To some ignoble death but

I couldn't get past that day
Officer I wanted the VC to die
No questions asked
But I couldn't get past that
Horrific moment
Please god let them all just die

I don't care what my part is
Or where I have to draw the line in the sand!
Just let me get through this

And our wing (starboard) was shot to hell
We had nothing to comfort or ease our landing
I said to my pilot Mark
We have to pull our chutes and
Let the chips fall where they may

And he said
Fuck that
That's nothing
We're going to land on the Kitty Hawk
Even if we have to flap our arms
To make it happen
And we did it
We did the impossible sir
We came in at two hundred knots
The landing almost killed us
The captain was so angry
I thought he was going to
Kill us
Everyone was trying to kill us
We weren't having a very good day

I broke formation
I broke formation

The tears are running down Frankie's cheeks now
He's worked himself into a confessional frenzy
The bartender is looking askance at us
I make the sign of the phone to her
Hoping she'll call a cab
Instead she brings the bill
Pushing it cautiously towards us
As if it might explode

Frankie pulls out a handful of bills
There's maybe three or four hundred bucks
Laying on the bar
He says please help me sir
Giving me a pleading look that says
I was there for you once
Won't you be there for me now?

I know he now thinks I'm the dead pilot
Sure I say and place a C note on the bill
Here I say as I hand him his money
Put this away before someone gets an idea
Thank you sir you know you're all right

Then Frankie leans in close and looks me
In the eye
Can you forgive me for what I done?
His hand trembles
Threatening to spill his last drink
In this bar
Frankie is begging the dead pilot
For absolution
Sure I say
Sure I forgive you
You tried your best but it wasn't meant to be
Sure Frankie sure

As I'm walking him towards the door
And the waiting cab
I think about the true horrors of war
How this man is still trapped
In the cockpit of a shot-to-hell F-14
Scared shitless knowing he's cocked up
His naval career and then some
Wondering how they'll get home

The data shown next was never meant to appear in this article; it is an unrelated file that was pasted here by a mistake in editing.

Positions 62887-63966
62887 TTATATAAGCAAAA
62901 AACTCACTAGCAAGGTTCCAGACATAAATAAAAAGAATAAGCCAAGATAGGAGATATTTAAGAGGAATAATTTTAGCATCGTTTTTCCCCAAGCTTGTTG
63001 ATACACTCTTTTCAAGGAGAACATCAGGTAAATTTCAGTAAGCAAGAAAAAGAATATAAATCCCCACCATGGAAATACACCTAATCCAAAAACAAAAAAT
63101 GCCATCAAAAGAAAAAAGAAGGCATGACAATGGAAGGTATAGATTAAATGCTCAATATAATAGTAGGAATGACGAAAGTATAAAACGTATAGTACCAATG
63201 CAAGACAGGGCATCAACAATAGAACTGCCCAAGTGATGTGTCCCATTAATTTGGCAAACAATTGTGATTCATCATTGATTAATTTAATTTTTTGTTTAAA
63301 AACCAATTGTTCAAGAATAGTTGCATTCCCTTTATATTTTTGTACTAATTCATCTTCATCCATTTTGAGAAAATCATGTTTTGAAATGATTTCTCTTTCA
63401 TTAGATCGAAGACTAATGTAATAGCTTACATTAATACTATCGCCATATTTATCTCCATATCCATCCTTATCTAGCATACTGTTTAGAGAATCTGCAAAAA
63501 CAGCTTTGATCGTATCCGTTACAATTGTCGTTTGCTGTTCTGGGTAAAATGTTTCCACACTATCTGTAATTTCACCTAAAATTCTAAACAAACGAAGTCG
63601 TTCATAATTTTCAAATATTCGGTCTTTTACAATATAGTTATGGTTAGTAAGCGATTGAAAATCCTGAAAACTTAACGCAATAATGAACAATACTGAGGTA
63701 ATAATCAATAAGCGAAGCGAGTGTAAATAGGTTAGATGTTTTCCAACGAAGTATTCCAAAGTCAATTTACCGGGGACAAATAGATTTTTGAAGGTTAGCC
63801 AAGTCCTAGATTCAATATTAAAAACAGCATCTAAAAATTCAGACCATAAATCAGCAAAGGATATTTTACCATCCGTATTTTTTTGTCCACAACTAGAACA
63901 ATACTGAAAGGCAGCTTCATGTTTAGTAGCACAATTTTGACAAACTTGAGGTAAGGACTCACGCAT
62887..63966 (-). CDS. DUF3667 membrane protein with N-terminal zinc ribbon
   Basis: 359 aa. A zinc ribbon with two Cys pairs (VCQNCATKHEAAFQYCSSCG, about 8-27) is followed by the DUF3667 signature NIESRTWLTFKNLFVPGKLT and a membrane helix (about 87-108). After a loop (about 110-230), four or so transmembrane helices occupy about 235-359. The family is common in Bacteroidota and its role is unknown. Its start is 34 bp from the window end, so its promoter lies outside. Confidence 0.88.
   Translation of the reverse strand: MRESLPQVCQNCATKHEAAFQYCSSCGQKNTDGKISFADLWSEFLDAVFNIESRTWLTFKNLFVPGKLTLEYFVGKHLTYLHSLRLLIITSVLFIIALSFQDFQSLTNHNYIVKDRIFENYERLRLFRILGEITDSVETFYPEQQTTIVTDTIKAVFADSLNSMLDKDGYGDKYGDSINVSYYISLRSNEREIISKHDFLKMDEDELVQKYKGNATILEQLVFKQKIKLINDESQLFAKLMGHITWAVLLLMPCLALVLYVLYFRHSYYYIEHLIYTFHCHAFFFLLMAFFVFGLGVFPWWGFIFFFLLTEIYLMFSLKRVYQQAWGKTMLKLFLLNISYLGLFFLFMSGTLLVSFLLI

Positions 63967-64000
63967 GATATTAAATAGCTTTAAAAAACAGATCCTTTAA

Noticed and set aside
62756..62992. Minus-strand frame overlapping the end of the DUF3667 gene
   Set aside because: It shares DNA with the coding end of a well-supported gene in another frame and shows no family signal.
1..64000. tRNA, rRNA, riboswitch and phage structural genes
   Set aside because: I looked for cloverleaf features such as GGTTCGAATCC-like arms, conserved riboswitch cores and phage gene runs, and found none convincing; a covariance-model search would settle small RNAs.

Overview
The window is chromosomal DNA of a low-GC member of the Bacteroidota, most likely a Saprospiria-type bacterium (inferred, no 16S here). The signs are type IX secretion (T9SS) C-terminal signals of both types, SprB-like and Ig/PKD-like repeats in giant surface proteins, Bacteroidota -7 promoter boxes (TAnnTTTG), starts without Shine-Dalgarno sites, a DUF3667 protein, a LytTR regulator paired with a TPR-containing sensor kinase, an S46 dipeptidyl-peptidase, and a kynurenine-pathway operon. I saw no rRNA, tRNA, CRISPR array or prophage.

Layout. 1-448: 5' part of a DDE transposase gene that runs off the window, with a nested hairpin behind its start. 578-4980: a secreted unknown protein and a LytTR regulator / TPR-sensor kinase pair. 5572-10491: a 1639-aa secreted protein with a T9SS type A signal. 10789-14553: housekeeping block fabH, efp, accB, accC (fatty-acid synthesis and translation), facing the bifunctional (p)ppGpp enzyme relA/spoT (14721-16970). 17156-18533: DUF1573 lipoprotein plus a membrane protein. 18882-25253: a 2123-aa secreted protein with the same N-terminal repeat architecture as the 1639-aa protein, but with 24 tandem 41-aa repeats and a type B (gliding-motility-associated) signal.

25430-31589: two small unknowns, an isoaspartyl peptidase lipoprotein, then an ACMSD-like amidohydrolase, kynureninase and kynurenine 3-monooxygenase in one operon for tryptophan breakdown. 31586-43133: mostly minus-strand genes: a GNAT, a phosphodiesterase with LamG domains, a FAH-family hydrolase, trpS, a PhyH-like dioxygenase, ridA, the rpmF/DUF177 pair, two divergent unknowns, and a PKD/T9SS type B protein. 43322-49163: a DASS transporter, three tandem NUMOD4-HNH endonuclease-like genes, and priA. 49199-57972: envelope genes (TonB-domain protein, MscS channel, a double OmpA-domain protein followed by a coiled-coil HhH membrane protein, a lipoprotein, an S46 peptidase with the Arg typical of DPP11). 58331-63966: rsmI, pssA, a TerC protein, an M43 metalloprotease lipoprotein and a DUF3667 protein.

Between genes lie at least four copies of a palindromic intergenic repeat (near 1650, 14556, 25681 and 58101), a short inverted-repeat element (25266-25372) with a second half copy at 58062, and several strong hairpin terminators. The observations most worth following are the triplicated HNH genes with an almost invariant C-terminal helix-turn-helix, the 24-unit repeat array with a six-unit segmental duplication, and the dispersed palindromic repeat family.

And what will be waiting for them
When/if they land

Frankie carries the ghosts of that mission
With him for all time
There is no escape for him
No where to hide
Not even at the bottom of a Continental
Maybe even death can't take the sting away
Maybe this is what haunts Frankie
That the plaintive voice of that dying pilot
Will crackle in his ear for ever and ever

I wonder if this is the true cost of war
We ask so much of those who fight
For us even if they are only acting as agents
For our government
As long as we pay for these 'adventures'
And as long as we elect those who
Will go along with these adventures
We will be complicit
Like Pilot
Unable to wash the
Blood from our hands or
The guilt from our conscience

Isn't it about time
That we all
Broke formation

RD Armstrong



The deeper I penetrate into the word jungle DUFUS the more satisfied I become!  All That HitchHikin, Sparling nails that road many of us have traveled.. I hate to single out anyone for fear of slighting another. I'll just say I feel kinship with all these poets/writers and am humbled to be included with people I've respected for a very long time. And RAINDOG your editing (i.e., positioning) flows and ebbs like a wild river. Your piece, the opening salvo, sets the tone, pace and sure-footedness you continue to exhibit!  YUHAH!!! -- G. H. Hill


Red Cross

Eskimo Pie Girl

Gotta Gripe? Send it here

Henry Denander

Cahuenga Press

Spent Meat

Poetic Diversity

2 River View

Half Drunk Muse

Tamafyhr Mountain Poetry

Charles Ries

M. Shanna Moore

AA Independent Press Guide

Jim Coke Photography

Gerry Locklin

Christopher Mulrooney

Scott Wannberg

Other Lummox Poets

Cesar Chavez Tribute

The San Pedro Poems by RD Armstrong






DUFUS #8.1

DUFUS #8.2





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A Seasonal Haiku by Rebecca Morrison


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POESY Magazine

The Temple Bookstore

The Artwork of Dee Rimbaud

ROADKILL by RD Armstrong

Remark Ezine

Abalone Moon Ezine

Zygote in my coffee Ezine

Lily Lit Review

The Chiron Review

Open Wide Magazine

This site updated Dec. 2005